Purpose: While the main purpose of reporting -- e.g., reporting for taxes -- is to gauge the economic state of a company, the fact that reporting is done at pre-determined dates distorts the reporting results. For example, to create a larger impression of their productivity, companies fire temporary workers before the reporting date and re-hire then right away. The purpose of this study is to decide how to avoid such distortion.
Design/methodology/approach: We want to make our solution applicable for all possible reasonable optimality criteria. Thus, we use a general formalism for describing and analyzing all such criteria.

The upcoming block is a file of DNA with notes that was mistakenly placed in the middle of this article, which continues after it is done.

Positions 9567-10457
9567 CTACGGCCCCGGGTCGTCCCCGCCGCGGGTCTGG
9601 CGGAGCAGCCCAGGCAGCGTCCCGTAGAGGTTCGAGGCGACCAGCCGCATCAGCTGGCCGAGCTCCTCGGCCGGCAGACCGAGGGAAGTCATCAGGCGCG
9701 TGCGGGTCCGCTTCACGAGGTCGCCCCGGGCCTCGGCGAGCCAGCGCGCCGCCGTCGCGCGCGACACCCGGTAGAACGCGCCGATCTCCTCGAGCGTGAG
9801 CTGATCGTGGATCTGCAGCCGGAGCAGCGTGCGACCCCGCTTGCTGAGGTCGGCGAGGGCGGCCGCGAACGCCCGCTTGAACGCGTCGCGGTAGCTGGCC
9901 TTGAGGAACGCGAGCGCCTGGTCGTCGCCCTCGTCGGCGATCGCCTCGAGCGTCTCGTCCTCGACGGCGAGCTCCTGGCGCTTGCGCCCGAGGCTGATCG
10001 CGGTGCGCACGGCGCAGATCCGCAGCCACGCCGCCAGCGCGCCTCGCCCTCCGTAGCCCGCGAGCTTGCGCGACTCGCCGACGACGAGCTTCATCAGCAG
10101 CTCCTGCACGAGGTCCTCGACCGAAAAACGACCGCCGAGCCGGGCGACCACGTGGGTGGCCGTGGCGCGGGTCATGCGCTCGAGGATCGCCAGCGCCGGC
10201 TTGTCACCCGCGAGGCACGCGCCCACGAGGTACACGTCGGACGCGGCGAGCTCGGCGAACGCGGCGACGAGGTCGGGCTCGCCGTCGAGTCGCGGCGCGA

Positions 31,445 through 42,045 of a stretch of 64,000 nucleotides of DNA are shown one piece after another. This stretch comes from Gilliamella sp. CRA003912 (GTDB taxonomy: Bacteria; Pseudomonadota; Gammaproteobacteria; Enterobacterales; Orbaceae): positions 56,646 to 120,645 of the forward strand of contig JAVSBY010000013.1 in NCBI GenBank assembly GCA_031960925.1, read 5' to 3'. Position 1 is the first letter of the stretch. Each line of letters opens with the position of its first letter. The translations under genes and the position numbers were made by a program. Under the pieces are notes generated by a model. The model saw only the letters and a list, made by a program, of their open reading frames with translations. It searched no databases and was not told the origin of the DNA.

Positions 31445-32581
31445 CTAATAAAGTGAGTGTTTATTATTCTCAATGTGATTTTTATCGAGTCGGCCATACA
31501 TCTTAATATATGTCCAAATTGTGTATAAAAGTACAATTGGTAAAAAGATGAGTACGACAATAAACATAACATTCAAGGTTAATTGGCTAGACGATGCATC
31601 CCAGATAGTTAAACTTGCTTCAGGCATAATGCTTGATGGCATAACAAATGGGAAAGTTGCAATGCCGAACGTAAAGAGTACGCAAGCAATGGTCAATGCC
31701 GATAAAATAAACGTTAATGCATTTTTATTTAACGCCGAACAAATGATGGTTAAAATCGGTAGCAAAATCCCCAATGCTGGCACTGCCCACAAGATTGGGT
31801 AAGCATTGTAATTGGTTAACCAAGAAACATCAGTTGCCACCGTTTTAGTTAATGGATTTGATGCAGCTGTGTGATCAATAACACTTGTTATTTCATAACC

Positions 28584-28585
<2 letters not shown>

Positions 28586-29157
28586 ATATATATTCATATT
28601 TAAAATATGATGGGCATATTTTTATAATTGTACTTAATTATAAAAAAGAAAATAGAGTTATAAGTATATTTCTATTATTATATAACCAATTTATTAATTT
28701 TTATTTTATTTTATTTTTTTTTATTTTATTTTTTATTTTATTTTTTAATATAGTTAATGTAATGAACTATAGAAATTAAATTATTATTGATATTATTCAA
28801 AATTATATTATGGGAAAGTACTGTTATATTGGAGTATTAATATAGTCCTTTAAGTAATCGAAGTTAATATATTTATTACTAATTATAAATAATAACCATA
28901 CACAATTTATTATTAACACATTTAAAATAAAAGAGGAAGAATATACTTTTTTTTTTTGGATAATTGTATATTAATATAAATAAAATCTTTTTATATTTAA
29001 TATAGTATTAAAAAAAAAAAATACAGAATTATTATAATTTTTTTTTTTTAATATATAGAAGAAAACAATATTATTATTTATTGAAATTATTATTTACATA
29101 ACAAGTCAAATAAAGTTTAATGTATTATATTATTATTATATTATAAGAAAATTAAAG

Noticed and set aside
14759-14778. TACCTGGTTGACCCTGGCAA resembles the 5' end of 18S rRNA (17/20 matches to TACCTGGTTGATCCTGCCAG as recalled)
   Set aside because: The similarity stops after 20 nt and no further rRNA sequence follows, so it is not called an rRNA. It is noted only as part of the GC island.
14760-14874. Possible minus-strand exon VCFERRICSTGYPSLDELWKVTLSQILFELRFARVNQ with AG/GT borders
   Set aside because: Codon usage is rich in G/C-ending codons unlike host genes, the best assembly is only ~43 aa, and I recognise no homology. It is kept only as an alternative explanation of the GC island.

Findings: We show that most distortion problems will disappear if we replace the fixed pre-determined reporting dates with individualized random reporting dates. We also show that for all reasonable optimality criteria, the optimal way to assign reporting dates it to do it uniformly.
Originality/value: We propose a new idea of replacing the fixed pre-determining reporting dates with randomized ones. On the informal level, this idea may have been proposed earlier, but what is completely new is our analysis of which probability distribution for reporting dates is the best for economy: it turns out that under all reasonable optimality criteria, uniform distribution works the best.